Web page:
From Mackay and Mackay (2010): The male is a small (total length 6 mm, head length 0.95 mm, head width 0.5 mm, scape length 0.2 mm) dark reddish brown specimen with slightly lighter colored appendages. The mandibles are tiny, edentate and do not meet when closed. The clypeus is swollen medially and the eyes occupy more than ½ of the side of the head. The ocelli are much larger than those of the female (0.12 mm in diameter). The petiole is broadly rounded dorsally and does not form a well-developed horizontal dorsal face. The gaster is constricted between the posterior edge of the postpetiole and the remainder of the gaster.

Erect hairs are abundant on the mouthparts, clypeus, posterior border of the head, few are present on the scapes and sides of the head; erect hairs are abundant on the dorsum of the mesosoma, petiole and all surfaces of the gaster, the legs (including the tibiae) have many erect and suberect hairs. Appressed golden pubescence is present on most surfaces and especially conspicuous on the dorsum and side of the mesosoma, posterior face of the petiole and all surfaces of the gaster.

Most surfaces are finely punctate and at least moderately smooth and glossy.

Type Material

Colombia; Colombia, Sierra Nevada de Santa Marta: San Antonio; Argentina, Cordoba: Cruz Grande; Brasil; Brasil: Santa Catarina: Blumenau. Specimens identified by Mayr, Naturhistorisches Museum Wien, Vienna and Santschi seen, Naturhistorisches Museum Basel; lectotype worker, 5 paralectotype workers, 2 paralectotype females here designated, Musee d'Histoire Naturelle Genève, 2 paralectotype workers here designated, Naturhistorisches Museum Basel; lectotype here designated, Naturhistorisches Museum Basel; lectotype here designated, Naturhistorisches Museum Basel; lectotype and 2 paralectotypes here designated, NHNG. (Mackay and Mackay 2010)

Etymology

Apparently derived from the Latin word maestus, a feminine normative form of the word, meaning sad or sorrowful. (Mackay and Mackay 2010)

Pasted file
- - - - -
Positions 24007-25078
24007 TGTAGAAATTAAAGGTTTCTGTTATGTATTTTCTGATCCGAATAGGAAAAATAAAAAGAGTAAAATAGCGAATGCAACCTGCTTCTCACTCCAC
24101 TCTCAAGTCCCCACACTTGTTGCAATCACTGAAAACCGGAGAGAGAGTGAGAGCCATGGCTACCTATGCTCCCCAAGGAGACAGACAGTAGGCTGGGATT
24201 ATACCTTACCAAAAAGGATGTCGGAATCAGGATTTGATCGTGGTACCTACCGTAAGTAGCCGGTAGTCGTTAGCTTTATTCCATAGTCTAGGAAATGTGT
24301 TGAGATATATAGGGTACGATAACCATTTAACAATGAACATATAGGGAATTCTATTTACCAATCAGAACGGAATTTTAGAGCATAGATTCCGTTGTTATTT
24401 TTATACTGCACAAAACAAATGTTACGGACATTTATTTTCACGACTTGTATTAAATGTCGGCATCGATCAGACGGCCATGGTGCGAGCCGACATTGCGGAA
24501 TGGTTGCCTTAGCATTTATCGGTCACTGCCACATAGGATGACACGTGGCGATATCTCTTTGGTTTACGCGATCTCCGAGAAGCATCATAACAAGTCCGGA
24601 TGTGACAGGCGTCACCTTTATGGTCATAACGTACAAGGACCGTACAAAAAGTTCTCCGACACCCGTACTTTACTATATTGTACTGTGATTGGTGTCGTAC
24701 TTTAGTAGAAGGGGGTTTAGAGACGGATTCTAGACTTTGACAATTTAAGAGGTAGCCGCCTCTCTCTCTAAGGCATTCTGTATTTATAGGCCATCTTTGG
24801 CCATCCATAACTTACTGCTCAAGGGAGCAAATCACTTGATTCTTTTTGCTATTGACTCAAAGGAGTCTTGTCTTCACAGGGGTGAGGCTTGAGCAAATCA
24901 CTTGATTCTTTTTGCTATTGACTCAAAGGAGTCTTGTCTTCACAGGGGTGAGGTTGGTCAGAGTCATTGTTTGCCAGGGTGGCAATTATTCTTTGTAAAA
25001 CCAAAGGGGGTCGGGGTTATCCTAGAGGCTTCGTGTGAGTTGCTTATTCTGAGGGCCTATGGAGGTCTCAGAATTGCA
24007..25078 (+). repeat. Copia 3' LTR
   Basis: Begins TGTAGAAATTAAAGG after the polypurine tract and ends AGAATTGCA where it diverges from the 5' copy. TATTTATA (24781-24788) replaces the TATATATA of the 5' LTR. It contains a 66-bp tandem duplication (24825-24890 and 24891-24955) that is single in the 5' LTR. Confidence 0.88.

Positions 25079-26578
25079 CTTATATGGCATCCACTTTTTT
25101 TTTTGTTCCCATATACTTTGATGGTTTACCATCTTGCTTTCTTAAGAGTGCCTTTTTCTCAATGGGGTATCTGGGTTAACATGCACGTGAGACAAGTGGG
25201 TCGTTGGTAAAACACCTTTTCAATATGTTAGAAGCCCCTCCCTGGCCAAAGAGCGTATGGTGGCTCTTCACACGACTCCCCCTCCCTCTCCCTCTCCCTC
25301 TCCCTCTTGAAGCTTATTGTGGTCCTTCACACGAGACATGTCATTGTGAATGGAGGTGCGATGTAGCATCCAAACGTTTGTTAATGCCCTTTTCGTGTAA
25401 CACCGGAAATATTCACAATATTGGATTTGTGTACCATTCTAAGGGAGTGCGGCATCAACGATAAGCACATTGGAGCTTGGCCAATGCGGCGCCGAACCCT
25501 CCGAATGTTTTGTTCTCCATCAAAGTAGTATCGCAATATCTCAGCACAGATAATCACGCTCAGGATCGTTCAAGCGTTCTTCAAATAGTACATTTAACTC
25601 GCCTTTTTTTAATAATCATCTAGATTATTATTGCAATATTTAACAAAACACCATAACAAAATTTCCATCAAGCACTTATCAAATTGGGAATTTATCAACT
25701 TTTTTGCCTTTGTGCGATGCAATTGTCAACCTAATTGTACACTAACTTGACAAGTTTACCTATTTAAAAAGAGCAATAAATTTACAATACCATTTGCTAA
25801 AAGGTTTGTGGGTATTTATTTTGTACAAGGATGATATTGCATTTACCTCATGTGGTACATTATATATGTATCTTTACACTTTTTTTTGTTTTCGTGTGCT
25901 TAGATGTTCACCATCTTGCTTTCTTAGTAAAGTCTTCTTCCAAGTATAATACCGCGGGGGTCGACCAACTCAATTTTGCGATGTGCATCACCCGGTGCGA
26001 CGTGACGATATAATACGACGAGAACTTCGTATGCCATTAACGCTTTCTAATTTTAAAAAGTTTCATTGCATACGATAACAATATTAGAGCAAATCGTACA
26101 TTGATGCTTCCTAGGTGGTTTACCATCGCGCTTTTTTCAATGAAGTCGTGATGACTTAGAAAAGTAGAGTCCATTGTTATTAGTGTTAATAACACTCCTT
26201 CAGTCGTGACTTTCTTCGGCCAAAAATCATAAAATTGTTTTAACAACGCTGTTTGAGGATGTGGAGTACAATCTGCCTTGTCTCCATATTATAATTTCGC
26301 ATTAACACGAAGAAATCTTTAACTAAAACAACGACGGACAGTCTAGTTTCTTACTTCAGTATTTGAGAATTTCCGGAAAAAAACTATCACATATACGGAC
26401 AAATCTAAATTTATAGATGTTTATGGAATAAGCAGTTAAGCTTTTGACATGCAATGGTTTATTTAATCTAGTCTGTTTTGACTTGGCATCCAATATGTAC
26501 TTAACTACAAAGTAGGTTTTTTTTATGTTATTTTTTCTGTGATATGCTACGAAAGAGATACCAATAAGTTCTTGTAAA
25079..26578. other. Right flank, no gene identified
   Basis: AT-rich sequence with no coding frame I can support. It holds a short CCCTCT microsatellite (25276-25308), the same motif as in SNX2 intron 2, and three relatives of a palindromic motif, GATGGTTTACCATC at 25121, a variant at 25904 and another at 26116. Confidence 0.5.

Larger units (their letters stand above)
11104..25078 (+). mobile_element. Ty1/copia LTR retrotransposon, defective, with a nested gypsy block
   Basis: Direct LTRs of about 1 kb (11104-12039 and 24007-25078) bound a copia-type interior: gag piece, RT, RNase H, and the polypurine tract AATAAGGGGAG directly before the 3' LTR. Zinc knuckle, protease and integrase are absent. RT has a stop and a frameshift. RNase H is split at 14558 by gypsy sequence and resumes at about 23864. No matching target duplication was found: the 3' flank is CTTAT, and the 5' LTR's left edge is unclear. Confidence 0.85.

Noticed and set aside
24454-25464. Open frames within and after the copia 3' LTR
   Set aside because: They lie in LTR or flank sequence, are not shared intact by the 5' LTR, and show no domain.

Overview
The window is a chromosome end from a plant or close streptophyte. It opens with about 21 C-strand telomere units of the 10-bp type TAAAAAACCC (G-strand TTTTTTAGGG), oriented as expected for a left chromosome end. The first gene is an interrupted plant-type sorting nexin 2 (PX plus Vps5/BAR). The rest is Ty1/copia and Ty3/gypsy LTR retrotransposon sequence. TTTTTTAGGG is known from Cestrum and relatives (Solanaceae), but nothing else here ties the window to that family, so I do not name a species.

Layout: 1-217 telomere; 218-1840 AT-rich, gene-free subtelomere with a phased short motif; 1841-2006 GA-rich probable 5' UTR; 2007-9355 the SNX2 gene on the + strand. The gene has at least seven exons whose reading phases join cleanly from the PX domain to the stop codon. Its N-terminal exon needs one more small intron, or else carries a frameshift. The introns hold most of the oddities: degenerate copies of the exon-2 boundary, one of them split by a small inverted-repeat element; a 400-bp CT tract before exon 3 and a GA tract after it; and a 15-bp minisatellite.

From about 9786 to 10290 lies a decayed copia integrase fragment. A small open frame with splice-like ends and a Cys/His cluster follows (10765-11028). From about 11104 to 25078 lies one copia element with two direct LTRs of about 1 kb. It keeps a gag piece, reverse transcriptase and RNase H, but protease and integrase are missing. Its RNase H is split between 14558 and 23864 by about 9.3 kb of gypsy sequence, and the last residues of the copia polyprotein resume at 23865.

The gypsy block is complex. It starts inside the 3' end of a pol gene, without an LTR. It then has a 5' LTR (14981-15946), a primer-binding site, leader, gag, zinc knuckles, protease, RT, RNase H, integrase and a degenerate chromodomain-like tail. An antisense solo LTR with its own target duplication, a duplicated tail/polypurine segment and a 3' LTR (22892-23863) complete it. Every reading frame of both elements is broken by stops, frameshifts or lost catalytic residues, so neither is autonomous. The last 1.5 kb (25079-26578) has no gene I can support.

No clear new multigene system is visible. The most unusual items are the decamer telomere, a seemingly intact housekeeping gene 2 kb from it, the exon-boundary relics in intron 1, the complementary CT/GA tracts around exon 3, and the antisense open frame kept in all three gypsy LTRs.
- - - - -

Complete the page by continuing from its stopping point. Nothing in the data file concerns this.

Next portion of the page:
References

  • Brown, W. L., Jr. 1957e. Biological investigations in the Selva Lacandona, Chiapas. 4. Ants from Laguna Ocotal (Hymenoptera: Formicidae). Bull. Mus. Comp. Zool. 116: 228-237 (page 234, Junior synonym of crenata)
  • DaRocha, W. D., S. P. Ribeiro, F. S. Neves, G. W. Fernandes, M. Leponce, and J. H. C. Delabie. 2015. How does bromeliad distribution structure the arboreal ant assemblage (Hymenoptera: Formicidae) on a single tree in a Brazilian Atlantic forest agroecosystem? Myrmecological News. 21:83-92.
  • Emery, C. 1890c. Studii sulle formiche della fauna neotropica. Bull. Soc. Entomol. Ital. 22: 38-80 (page 42, Variety/race of pallipes)
  • Emery, C. 1901b. Notes sur les sous-familles des Dorylines et Ponérines (Famille des Formicides). Ann. Soc. Entomol. Belg. 45: 32-54 (page 47, Combination in Neoponera)
  • Forel, A. 1899b. Formicidae. [part]. Biol. Cent.-Am. Hym. 3: 1-24 (page 13, Variety/race of crenata)
  • Forel, A. 1909a. Ameisen aus Guatemala usw., Paraguay und Argentinien (Hym.). Dtsch. Entomol. Z. 1909: 239-269 (page 252, queen described)
  • Forel, A. 1912d. Formicides néotropiques. Part I. Ann. Soc. Entomol. Belg. 56: 28-49 (page 37, Variety/race of crenata)
  • Mackay, W. P., and E. E. Mackay 2010. The Systematics and Biology of the New World Ants of the Genus Pachycondyla (Hymenoptera: Formicidae). Edwin Mellon Press, Lewiston. Information from this publication is used with permission from the authors.
  • Mayr, G. 1870a. Formicidae novogranadenses. Sitzungsber. Kais. Akad. Wiss. Wien Math.-Naturwiss. Cl. Abt. I 61: 370-417 (page 395, worker described)
  • Mayr, G. 1887. Südamerikanische Formiciden. Verh. K-K. Zool.-Bot. Ges. Wien 37: 511-632 (page 534, Junior synonym of crenata)
  • Santschi, F. 1921g. Ponerinae, Dorylinae et quelques autres formicides néotropiques. Bull. Soc. Vaudoise Sci. Nat. 54: 81-103 (page 86, Variety/race of crenata)
  • Wheeler, G. C. and Wheeler, J. 1974. Ant larvae of the subfamily Ponerinae: third supplement (Hymenoptera: Formicidae). Proceedings of the Entomological Society of Washington 76:278-281.
  • Wheeler, W. and J. Bequaert. 1929. Amazonian myrmecophytes and their ants. Zoologischer Anzeiger 82:10-39.
  • Schmidt, C.A. & Shattuck, S.O. 2014. The higher classification of the ant subfamily Ponerinae (Hymenoptera: Formicidae), with a review of ponerine ecology and behavior. Zootaxa. 3817, 1–242 (doi:10.11646/zootaxa.3817.1.1)